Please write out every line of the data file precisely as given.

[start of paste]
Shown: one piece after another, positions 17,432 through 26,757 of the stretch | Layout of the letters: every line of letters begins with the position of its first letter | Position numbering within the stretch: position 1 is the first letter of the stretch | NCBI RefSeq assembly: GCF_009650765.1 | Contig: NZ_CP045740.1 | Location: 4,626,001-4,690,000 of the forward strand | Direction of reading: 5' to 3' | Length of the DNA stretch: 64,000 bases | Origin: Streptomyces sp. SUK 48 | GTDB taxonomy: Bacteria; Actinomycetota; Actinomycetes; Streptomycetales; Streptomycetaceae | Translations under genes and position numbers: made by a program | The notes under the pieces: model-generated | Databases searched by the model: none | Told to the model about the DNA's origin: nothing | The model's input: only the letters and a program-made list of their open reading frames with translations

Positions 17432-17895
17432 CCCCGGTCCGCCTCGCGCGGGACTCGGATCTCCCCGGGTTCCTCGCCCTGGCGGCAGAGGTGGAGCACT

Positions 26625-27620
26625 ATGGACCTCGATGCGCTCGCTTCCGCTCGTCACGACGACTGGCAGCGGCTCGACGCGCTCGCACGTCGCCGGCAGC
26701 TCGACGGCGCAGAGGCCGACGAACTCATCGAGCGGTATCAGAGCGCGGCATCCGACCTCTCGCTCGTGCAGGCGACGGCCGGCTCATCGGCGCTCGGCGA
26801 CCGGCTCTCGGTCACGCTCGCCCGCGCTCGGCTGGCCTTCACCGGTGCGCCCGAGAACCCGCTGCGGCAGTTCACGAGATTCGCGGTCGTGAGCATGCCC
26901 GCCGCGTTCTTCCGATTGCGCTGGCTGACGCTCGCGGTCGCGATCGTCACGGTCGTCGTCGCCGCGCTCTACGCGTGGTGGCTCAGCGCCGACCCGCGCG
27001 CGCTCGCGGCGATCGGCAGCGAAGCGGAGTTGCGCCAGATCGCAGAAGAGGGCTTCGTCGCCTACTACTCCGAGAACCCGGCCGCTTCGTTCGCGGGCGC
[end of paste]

Shown: one piece after another, positions 17,432 through 26,757 of the stretch | Layout of the letters: every line of letters begins with the position of its first letter | Position numbering within the stretch: position 1 is the first letter of the stretch | NCBI RefSeq assembly: GCF_009650765.1 | Contig: NZ_CP045740.1 | Location: 4,626,001-4,690,000 of the forward strand | Direction of reading: 5' to 3' | Length of the DNA stretch: 64,000 bases | Origin: Streptomyces sp. SUK 48 | GTDB taxonomy: Bacteria; Actinomycetota; Actinomycetes; Streptomycetales; Streptomycetaceae | Translations under genes and position numbers: made by a program | The notes under the pieces: model-generated | Databases searched by the model: none | Told to the model about the DNA's origin: nothing | The model's input: only the letters and a program-made list of their open reading frames with translations

Positions 17432-17895
17432 CCCCGGTCCGCCTCGCGCGGGACTCGGATCTCCCCGGGTTCCTCGCCCTGGCGGCAGAGGTGGAGCACT

Positions 26625-27620
26625 ATGGACCTCGATGCGCTCGCTTCCGCTCGTCACGACGACTGGCAGCGGCTCGACGCGCTCGCACGTCGCCGGCAGC
26701 TCGACGGCGCAGAGGCCGACGAACTCATCGAGCGGTATCAGAGCGCGGCATCCGACCTCTCGCTCGTGCAGGCGACGGCCGGCTCATCGGCGCTCGGCGA
26801 CCGGCTCTCGGTCACGCTCGCCCGCGCTCGGCTGGCCTTCACCGGTGCGCCCGAGAACCCGCTGCGGCAGTTCACGAGATTCGCGGTCGTGAGCATGCCC
26901 GCCGCGTTCTTCCGATTGCGCTGGCTGACGCTCGCGGTCGCGATCGTCACGGTCGTCGTCGCCGCGCTCTACGCGTGGTGGCTCAGCGCCGACCCGCGCG
27001 CGCTCGCGGCGATCGGCAGCGAAGCGGAGTTGCGCCAGATCGCAGAAGAGGGCTTCGTCGCCTACTACTCCGAGAACCCGGCCGCTTCGTTCGCGGGCGC